Longevity a mixed blessing for Japanese

Japan Today reports:

Japan on Friday welcomed the news it had topped the world longevity ratings, but with its citizens living increasingly longer lives it may soon become hard for the government to find enough young taxpayers to support them.

The statistics for 2007 published on Thursday by the World Health Organization put Japan on top of the longevity list, reporting that the average life expectancy was almost 83 years—86 years for women and 79 years for men—up from 81 years in 2000.

“A steady increase of Japan’s longevity reflects good medical care, nutrition and successful economic development, and that alone is a good thing,” Norie Handa, a Cabinet Office official in charge of aging issues, said Friday. “What we really have to look at is whether we can live long in good health, and peacefully.”

However, in a country where the birth rate has been declining for decades—the population fell by 51,000 last year, the sharpest decline ever—a longer life expectancy means a disproportionately large elderly population.

The number of people over the age of 65 has reached 22.5% of the population and in a dozen years will likely to surge to nearly 30%, according to government estimates.

By contrast, the percentage of children in Japan is expected to fall to below 11% in the next decade or so from the current 13%. The country already has the smallest percentage of children among 31 countries, trailing Germany and Italy, according to the Ministry of Internal Affairs and Communications report.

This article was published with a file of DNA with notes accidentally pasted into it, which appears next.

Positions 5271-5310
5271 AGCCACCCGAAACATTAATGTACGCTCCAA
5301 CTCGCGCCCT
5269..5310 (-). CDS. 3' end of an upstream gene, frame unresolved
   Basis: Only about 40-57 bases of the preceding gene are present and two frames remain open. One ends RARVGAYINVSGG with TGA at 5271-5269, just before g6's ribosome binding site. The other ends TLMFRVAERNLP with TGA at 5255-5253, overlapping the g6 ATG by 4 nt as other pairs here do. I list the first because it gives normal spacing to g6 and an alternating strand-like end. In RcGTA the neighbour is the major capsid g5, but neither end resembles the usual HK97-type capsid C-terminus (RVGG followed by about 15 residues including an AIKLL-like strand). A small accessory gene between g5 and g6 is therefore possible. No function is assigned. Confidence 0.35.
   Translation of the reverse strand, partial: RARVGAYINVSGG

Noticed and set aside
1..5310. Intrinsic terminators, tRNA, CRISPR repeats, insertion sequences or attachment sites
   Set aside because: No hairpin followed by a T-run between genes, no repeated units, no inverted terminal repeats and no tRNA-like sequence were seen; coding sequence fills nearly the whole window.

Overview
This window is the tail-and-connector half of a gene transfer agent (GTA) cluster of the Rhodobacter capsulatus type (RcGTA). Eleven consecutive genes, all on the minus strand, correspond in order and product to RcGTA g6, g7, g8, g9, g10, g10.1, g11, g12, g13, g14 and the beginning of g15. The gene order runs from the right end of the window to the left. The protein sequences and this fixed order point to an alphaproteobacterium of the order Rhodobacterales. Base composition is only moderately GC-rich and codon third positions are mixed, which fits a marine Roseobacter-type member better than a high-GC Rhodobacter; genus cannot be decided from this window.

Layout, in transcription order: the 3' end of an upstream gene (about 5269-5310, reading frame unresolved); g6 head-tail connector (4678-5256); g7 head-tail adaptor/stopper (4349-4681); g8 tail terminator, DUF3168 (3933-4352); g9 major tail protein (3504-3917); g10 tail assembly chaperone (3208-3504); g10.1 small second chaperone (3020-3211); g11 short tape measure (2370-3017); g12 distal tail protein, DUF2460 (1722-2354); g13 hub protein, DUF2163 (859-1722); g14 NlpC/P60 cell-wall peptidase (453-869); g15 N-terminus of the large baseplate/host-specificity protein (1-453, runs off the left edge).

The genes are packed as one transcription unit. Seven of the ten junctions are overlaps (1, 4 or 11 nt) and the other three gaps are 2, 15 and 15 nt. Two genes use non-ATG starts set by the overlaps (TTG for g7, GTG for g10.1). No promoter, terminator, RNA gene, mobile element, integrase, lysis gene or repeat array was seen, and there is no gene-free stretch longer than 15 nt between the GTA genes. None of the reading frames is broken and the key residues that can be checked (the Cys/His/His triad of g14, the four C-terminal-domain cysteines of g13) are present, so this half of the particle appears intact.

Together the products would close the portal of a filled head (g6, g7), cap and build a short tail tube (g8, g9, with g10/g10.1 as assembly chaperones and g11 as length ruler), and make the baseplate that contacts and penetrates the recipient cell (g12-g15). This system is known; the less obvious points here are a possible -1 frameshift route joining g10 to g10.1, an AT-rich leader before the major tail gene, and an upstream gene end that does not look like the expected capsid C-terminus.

According to the last statistics I read, however, 3 out of every 4 babies in Japan are aborted. That means Japan is aborting itself into extinction. The solution to their aging population is quite simple, actually: start encouraging women to carry their babies to term. It’s certainly a politically incorrect thing to suggest (I noticed that a comment suggesting just that has mysteriously disappeared from the above site), but it’s fairly obvious all the same.

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4 Responses to “Longevity a mixed blessing for Japanese”

  1. Kansas Bob says:

    Gotta wonder what the USA will look like in 10 years when most of the boomers will be on social security and medicare.. universal care is closer than we think.

  2. NCSue says:

    Unfortunately, this is one of the repercussions of limiting family size. Unless we start euthanizing our elderly – and we haven’t gon that far yet.

  3. Montana says:

    That’s a problem in most civilised nations, and our generation is going to carry it on our shoulders. Not very nice :)

  4. Wow, Japan really does have the oldest citizens. It reflects their success as a whole because quality of life reflects longevity. It’s also sad because it seems like they are growing into a nation populated by older citizens. Its really alarming that 3 out of every 4 babies are aborted. I find this very depressing, its doesn’t even seem logical. Why is there even a need to abort all of these unborn fetuses? If couples don’t want children then just use contraception beforehand…